But then, something intervenes. Quite unexpectedly, and without even changing his expression or the tone of his voice, the Russian lets the German officer off the hook. He sets the officer free. What miraculous power convinced the Russian peasant to let his enemy go? Something powerful had to come to his raging heart at that moment. I think it did. Let’s call this second, much more mysterious power, “grace.” Which of the two powers is the strongest?

Years later, in 1999, we again see the German, now a well-dressed man touring Russia and taking pictures of monuments depicting Russia’s military victory in WW2. He walks into a tunnel, headed for the subway, when he sees a homeless peasant sitting against the tunnel wall. As he approaches, he takes a few rubles out of his wallet to give to this poor man. But when they glance at each other, there is this horrifying recognition that comes to them both. This was the same peasant who let me escape so many years ago! This was the soldier that I set free!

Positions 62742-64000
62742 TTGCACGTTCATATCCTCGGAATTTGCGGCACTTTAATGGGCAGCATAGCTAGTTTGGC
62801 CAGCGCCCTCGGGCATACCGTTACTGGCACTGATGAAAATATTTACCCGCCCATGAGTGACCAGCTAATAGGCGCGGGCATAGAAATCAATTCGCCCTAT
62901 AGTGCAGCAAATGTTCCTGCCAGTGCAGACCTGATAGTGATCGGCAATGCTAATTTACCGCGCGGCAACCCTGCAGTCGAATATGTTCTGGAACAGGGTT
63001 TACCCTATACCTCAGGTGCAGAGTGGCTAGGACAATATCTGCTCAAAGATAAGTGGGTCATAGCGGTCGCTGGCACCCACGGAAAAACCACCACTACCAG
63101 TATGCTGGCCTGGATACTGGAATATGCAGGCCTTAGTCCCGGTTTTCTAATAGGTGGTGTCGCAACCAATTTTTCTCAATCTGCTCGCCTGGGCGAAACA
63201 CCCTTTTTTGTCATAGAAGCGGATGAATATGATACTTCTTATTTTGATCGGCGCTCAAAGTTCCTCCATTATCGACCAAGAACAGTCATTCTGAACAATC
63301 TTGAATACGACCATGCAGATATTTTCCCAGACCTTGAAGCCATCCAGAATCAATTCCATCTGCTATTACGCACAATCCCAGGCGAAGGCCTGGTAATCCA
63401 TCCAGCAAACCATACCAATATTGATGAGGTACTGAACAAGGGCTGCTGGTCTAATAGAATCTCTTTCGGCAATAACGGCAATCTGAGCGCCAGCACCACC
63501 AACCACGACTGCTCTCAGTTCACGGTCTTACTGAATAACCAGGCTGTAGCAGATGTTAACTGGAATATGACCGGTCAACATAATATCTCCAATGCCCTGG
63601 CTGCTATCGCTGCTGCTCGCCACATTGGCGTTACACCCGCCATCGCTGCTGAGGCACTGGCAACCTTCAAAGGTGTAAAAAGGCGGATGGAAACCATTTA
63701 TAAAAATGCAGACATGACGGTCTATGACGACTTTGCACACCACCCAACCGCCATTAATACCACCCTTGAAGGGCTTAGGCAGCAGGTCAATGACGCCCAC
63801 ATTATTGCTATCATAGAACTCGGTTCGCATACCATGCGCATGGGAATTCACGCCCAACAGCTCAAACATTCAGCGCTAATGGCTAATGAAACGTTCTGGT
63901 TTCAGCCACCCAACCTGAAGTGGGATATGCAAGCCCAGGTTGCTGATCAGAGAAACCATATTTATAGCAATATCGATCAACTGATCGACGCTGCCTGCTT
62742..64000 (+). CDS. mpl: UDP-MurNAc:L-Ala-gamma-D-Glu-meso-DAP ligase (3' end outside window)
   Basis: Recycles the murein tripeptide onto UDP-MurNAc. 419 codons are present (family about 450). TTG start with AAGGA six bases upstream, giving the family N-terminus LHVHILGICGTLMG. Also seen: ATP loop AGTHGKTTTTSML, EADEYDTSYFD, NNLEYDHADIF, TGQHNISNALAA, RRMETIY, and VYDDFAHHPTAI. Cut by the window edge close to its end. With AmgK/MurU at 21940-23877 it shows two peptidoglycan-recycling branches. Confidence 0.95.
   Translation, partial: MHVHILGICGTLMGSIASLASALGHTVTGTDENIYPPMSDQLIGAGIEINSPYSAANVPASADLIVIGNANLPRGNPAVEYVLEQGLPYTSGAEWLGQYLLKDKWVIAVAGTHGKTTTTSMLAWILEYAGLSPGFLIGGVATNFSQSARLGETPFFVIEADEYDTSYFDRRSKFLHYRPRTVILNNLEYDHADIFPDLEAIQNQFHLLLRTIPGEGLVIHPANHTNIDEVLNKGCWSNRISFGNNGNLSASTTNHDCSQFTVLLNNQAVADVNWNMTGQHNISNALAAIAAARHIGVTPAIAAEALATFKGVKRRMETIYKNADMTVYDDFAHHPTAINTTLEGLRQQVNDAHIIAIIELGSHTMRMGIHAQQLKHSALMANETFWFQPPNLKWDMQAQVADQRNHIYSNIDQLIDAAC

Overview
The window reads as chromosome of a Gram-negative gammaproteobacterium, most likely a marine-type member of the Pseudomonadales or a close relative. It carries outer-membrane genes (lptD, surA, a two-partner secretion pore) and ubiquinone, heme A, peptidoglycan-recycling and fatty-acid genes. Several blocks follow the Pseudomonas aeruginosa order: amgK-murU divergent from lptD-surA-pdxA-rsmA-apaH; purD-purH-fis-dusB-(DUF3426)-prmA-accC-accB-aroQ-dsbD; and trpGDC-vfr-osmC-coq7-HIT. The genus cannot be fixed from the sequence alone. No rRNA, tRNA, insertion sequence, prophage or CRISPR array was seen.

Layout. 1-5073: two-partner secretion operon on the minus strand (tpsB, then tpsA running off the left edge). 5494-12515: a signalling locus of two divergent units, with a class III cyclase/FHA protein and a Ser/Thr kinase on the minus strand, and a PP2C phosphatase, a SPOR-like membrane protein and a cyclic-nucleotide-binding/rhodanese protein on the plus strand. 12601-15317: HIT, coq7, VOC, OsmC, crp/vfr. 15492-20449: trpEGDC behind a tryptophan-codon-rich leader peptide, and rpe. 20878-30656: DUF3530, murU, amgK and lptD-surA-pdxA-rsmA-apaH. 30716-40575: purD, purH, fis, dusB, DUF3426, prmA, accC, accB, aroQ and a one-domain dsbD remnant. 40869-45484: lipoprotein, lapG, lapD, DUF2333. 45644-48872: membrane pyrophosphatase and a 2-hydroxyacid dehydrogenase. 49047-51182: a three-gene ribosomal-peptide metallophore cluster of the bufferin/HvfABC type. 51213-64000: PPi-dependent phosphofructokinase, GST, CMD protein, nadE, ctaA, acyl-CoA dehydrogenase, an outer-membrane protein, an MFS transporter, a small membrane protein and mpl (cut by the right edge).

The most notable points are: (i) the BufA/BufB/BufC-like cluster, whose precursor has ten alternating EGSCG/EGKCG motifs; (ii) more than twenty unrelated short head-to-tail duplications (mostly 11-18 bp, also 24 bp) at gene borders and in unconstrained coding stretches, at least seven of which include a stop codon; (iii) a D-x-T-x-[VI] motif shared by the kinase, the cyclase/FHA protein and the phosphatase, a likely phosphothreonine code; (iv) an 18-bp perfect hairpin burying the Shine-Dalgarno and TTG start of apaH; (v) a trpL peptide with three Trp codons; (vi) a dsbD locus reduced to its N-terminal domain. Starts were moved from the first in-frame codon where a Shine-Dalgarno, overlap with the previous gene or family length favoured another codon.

It is a powerful meeting of two former enemies. This time, however, I am deeply worried that the first power will make its awful reappearance. I am worried that nothing will have changed. And I desperately want to see the second power, the power of grace, exert its mysterious influence. And (thankfully) it does—just as powerfully. And I realize that the grace that the German soldier received many years before had changed him. And I am deeply satisfied that the power of grace had its way with this man. It gave me hope that all is not lost when it comes to how we treat each other as human beings. There is a power that is stronger than every other power that we know. It is this second power—the power of grace.